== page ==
“Waiting for the Man With A Copy of “The Catcher in the Rye” is a short story based on a piece of work created by my grandmother, Ann Kupperberg (circa 1901-1979), a talented painter who took up sculpting after the loss of her eyesight later in life. Earlier collaborations are here, here, and here.

EarlyBird_3 copy

Wendy checked her reflection in the window for the eighth time in the fifteen minutes she had arrived at the Horn & Hardart at 42nd Street. She was horribly early, she knew, but she couldn’t help herself. As hard as she tried to slow down and take her time, she couldn’t. She was too anxious and it felt as though the act of getting there, no matter how early, would end the anxiety. It hadn’t, of course. It never did.

Still, that hadn’t stopped her from racing out of the office at five o’clock on the dot, hurrying down into the tumult of the Times Square subway station, and catching the downtown local. As she clutched at the overhead strap and swayed with the motion of the crowded number one train, Wendy wished she had planned this better. The Automat was a short walk cross town, or a subway ride from Times Square to Grand Central on the shuttle. Why was she rushing all the way downtown just to change her clothes and race back uptown half an hour later? She could have brought her dress to the office and changed in the ladies room at her leisure and…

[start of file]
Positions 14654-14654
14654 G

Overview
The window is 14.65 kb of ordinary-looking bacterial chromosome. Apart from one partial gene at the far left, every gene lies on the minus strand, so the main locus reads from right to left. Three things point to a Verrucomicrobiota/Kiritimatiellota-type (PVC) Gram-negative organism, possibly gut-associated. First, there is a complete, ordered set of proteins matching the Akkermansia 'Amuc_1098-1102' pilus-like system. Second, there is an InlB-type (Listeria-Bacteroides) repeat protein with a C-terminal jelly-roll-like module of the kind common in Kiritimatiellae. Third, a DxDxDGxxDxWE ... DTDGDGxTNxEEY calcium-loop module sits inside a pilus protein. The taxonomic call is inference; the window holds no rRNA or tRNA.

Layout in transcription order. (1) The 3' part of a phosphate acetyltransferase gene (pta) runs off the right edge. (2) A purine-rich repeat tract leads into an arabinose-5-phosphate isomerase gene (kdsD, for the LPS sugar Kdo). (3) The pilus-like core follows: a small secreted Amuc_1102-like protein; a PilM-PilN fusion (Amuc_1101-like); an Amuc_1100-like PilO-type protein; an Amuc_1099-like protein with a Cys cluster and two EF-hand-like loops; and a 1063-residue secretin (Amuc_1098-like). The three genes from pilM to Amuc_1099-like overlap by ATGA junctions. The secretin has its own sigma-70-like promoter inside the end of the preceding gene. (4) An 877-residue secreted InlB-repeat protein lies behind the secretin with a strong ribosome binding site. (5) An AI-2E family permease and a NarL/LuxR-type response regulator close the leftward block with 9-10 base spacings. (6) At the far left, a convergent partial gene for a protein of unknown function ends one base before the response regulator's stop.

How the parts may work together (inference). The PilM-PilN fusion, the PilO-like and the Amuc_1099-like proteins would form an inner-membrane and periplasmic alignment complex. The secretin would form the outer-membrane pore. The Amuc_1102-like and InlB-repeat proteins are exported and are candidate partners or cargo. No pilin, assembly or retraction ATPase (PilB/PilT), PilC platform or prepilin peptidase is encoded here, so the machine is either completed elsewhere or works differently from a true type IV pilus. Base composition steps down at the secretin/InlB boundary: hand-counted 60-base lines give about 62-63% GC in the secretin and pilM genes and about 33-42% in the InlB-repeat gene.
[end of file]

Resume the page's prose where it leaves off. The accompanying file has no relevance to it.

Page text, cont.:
And then what?

As soon as she was ready, she would have had nothing to do but wait. And think about tonight, so she would have made the trek from west side to east and gotten here even earlier for her date.

Her date.

She had a date.

Wendy glanced again in the window, this time to see how her hair looked. It hadn’t changed since her last inspection.

She wished she could stop being so nervous. Her date would be here soon. His name was Rick, a stock broker who worked down on Wall Street, the cousin of a co-worker. She had been told he was tall, with a receding hairline, and wore brown tortoise shell horn-rim glasses. And he, her friend, had assured her, had been told all about Wendy. But to make certain they would recognize one another, they were to each carry a copy of the new J.D. Salinger novel, The Catcher in the Rye.